Louise Doyle, director at online quality improvement specialists MESMA, welcomes the latest the apprenticeship reforms but wants to see greater clarity surrounding external quality assurance measures.
Speaking as the Government reaffirms its commitment to create three million apprenticeships by 2020, Louise says that while the future of apprenticeships is being redefined at policy level, the high quality delivery of apprenticeships under the existing frameworks remains the strongest indicator of the ease with which independent training providers and colleges will transition to the new model.
Apprenticeship reform is welcome says Louise, but the emphasis must be on quality rather than achieving a volume target, adding: “In relation to teaching, learning and assessment, providers who already have good on-programme delivery are among the least nervous about the changes ahead of us.
“The mainstays of high quality work-based education - good initial assessment, good advice and guidance, an emphasis on an individual learning plan that encompasses both training and assessment - remain at the core of the reforms.
“However, what does need to be considered is the implication for progress monitoring when we factor in a graded end point assessment before establishing quality assurance arrangements that take into account employers delivering some of the on-programme activity.
“The risk of poor inspection or more importantly, an apprentice not achieving remains predominantly with the provider, remains prevalent.
“The reforms rely to an extent on quality being measured as a result of a value-based model as a consequence of employers contributing to the cost, and therefore demanding more from apprenticeship providers.
“It remains to be seen if this is a robust assumption. However, we still have other government driven external quality assurance in the form of Ofsted for on programme delivery and additional external QA for the new end point assessment organisations, with the employer groups determining the best model as part of the assessment planning process.
“Focusing on on-programme teaching, learning and assessment, the Ofsted chief inspector remains consistent in openly sharing his concerns about apprenticeship quality. His view seems to be at odds with the outcome of inspection reports, which have approximately 70% of further education providers at grade 1 or 2. Nevertheless, this still leaves over 30% who are not.”
Louise Doyle quotes from Ofsted’s annual report on apprenticeships to substantiate the chief inspector’s comments beyond what’s reported in the news.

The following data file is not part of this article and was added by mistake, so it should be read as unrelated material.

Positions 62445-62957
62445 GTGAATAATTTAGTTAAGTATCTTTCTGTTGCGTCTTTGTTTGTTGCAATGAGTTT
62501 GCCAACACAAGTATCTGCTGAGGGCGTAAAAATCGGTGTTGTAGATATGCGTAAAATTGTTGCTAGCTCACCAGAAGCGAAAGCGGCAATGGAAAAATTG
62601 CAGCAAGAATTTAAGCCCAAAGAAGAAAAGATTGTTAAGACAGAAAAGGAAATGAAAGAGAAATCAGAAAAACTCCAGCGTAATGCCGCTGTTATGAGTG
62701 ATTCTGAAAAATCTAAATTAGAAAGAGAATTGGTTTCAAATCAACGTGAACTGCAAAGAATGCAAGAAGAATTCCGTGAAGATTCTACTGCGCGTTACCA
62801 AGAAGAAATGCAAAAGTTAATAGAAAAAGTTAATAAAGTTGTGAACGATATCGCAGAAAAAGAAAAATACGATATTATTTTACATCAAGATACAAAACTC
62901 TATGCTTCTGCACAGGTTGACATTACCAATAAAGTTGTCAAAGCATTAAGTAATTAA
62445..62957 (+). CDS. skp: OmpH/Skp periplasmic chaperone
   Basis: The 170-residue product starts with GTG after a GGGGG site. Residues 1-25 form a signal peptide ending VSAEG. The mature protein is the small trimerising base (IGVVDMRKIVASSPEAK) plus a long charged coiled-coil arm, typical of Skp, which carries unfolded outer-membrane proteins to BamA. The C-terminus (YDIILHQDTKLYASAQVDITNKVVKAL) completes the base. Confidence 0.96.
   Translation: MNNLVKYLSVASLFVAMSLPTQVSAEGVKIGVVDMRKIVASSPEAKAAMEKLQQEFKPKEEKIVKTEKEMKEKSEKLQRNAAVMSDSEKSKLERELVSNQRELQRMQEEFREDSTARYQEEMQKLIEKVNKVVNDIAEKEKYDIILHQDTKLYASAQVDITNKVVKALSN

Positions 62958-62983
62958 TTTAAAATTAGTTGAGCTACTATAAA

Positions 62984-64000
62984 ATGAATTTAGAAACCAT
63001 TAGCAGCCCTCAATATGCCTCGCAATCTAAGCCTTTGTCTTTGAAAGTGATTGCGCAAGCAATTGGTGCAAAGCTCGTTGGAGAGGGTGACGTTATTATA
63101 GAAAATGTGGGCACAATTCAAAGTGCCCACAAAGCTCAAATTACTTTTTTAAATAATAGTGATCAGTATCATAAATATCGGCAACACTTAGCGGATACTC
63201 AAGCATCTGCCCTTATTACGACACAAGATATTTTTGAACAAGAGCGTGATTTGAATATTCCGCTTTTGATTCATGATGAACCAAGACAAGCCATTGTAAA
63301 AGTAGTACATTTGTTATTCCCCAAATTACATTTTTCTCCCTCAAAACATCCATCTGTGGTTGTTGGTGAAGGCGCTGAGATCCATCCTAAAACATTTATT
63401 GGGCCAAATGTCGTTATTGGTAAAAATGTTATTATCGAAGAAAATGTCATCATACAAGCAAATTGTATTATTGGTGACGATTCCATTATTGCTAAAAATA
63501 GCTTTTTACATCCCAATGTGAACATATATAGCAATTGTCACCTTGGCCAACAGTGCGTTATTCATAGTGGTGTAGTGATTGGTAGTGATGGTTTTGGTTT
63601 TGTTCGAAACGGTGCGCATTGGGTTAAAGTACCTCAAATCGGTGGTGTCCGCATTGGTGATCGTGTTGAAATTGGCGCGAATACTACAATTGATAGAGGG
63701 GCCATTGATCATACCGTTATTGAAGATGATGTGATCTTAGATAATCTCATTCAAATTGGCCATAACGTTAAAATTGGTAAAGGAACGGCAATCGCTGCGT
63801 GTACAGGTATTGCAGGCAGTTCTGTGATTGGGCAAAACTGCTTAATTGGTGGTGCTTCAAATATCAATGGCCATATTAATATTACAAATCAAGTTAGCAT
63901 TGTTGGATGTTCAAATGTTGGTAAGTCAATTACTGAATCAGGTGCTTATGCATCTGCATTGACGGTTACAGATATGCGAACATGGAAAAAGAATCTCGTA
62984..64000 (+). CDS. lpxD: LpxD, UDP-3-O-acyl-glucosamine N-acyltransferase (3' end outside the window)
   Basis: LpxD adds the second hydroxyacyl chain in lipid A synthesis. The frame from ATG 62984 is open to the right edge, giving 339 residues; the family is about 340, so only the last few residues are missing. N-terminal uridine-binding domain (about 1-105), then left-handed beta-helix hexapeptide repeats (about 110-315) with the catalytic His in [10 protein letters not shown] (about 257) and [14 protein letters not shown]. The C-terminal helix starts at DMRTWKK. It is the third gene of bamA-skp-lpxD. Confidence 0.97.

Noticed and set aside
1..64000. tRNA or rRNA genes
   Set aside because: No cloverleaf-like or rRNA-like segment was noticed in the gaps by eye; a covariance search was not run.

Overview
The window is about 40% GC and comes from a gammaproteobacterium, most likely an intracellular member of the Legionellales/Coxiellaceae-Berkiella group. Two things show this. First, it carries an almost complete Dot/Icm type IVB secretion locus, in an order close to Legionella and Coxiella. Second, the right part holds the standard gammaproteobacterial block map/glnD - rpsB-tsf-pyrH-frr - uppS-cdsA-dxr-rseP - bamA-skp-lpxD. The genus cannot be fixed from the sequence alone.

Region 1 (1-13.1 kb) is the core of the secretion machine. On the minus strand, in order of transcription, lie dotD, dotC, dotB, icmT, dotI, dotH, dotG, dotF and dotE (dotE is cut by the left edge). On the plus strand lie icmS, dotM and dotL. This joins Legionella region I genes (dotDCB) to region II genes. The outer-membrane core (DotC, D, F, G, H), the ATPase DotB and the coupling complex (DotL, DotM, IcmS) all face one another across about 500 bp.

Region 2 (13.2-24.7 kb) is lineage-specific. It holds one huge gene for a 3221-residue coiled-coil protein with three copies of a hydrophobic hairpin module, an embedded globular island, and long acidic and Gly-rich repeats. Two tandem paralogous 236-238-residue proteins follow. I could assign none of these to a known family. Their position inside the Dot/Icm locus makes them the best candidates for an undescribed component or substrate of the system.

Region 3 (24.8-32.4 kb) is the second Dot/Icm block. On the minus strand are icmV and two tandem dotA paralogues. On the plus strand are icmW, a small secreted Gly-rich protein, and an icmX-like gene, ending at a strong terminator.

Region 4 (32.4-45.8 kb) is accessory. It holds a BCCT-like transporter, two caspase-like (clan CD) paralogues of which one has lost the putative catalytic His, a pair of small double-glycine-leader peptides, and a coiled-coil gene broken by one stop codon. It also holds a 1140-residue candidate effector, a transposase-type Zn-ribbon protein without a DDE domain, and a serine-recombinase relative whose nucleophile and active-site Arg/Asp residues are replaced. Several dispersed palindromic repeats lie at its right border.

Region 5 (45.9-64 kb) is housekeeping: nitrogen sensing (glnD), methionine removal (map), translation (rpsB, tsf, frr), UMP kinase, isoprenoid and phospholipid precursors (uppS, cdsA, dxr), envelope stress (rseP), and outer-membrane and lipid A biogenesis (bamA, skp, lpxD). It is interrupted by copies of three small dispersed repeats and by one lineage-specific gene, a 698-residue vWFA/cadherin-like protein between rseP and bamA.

1. The quality of the apprenticeships varied considerably. One of the most important factors that affected apprentices’ experience was the amount and quality of training they received. The best programmes gave apprentices the training that they needed to prepare them for long-term employment. In contrast, the weakest apprenticeships provided too little high-quality training and so failed to prepare the apprentices for sustained employment in their chosen industry.
2. Inspectors identified a marked difference between the quality of apprenticeships, according to the sector and the age of the apprentice.
3. Sectors with an established tradition of apprenticeships typically had…
- A higher proportion of apprentices aged 16 to 24 than those aged 25 and over
- Apprenticeships that provided substantial training at the beginning of an apprentice’s career
- Employers and providers who collaborated well to plan and coordinate training
- Apprentices who indicated to inspectors that they had enhanced their chances of sustained employment.
4. Inspectors found much of the weaker provision in sectors where providers and employers had little previous experience of apprenticeships. The weakest apprenticeships were often in the care, customer service, administration and retail sectors - sectors that tended to have…
- A higher proportion of apprentices aged 25 and over
- Apprenticeships that frequently involved little or no formal training
- Apprentices who said they had not always developed new skills that prepared them for long-term employment. Indeed, some of these learners were unaware they were even on an apprenticeship programme.
Louise Doyle believes that regardless of policy reforms these statements could potentially stay true if we were to look back at apprenticeships from 2020.
“I believe the reforms present us with an opportunity to tackle poor delivery where it exists and celebrate all that is good about apprenticeships,” she says. “Large scale change will ultimately come from micro level decision-making, with each individual provider determining their own future and that of their apprentices and employers.
“Having the right QA in place will have to be a critical feature for the future, enabling those with responsibility for apprenticeships’ delivery and assessment to monitor and track the success, or not, of programmes from the start to finish.
“For any employer delivered training, it is important to have measurement and accountability. So in the brave new world of apprenticeship reform, the role of the verifier won’t diminish; rather it will become even more important as the capacity to be able to oversee the successful delivery of qualifications tops the training agenda.”